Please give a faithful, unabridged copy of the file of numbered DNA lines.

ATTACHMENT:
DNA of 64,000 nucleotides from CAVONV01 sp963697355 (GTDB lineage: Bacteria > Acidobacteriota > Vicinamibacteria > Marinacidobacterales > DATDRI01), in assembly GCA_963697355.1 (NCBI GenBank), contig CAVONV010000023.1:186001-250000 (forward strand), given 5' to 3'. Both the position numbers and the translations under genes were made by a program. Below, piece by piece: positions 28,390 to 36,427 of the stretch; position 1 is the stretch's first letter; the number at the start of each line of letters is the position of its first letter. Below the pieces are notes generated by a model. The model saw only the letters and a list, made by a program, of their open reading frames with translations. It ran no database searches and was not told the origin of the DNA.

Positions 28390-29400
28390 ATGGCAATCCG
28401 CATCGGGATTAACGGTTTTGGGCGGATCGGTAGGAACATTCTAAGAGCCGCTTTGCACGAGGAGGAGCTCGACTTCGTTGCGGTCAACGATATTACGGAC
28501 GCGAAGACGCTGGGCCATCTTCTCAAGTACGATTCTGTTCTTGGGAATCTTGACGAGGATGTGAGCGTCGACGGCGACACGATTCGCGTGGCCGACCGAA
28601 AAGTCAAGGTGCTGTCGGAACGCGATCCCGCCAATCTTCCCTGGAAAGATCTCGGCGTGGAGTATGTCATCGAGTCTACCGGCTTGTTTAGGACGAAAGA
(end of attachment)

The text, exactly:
DNA of 64,000 nucleotides from CAVONV01 sp963697355 (GTDB lineage: Bacteria > Acidobacteriota > Vicinamibacteria > Marinacidobacterales > DATDRI01), in assembly GCA_963697355.1 (NCBI GenBank), contig CAVONV010000023.1:186001-250000 (forward strand), given 5' to 3'. Both the position numbers and the translations under genes were made by a program. Below, piece by piece: positions 28,390 to 36,427 of the stretch; position 1 is the stretch's first letter; the number at the start of each line of letters is the position of its first letter. Below the pieces are notes generated by a model. The model saw only the letters and a list, made by a program, of their open reading frames with translations. It ran no database searches and was not told the origin of the DNA.

Positions 28390-29400
28390 ATGGCAATCCG
28401 CATCGGGATTAACGGTTTTGGGCGGATCGGTAGGAACATTCTAAGAGCCGCTTTGCACGAGGAGGAGCTCGACTTCGTTGCGGTCAACGATATTACGGAC
28501 GCGAAGACGCTGGGCCATCTTCTCAAGTACGATTCTGTTCTTGGGAATCTTGACGAGGATGTGAGCGTCGACGGCGACACGATTCGCGTGGCCGACCGAA
28601 AAGTCAAGGTGCTGTCGGAACGCGATCCCGCCAATCTTCCCTGGAAAGATCTCGGCGTGGAGTATGTCATCGAGTCTACCGGCTTGTTTAGGACGAAAGA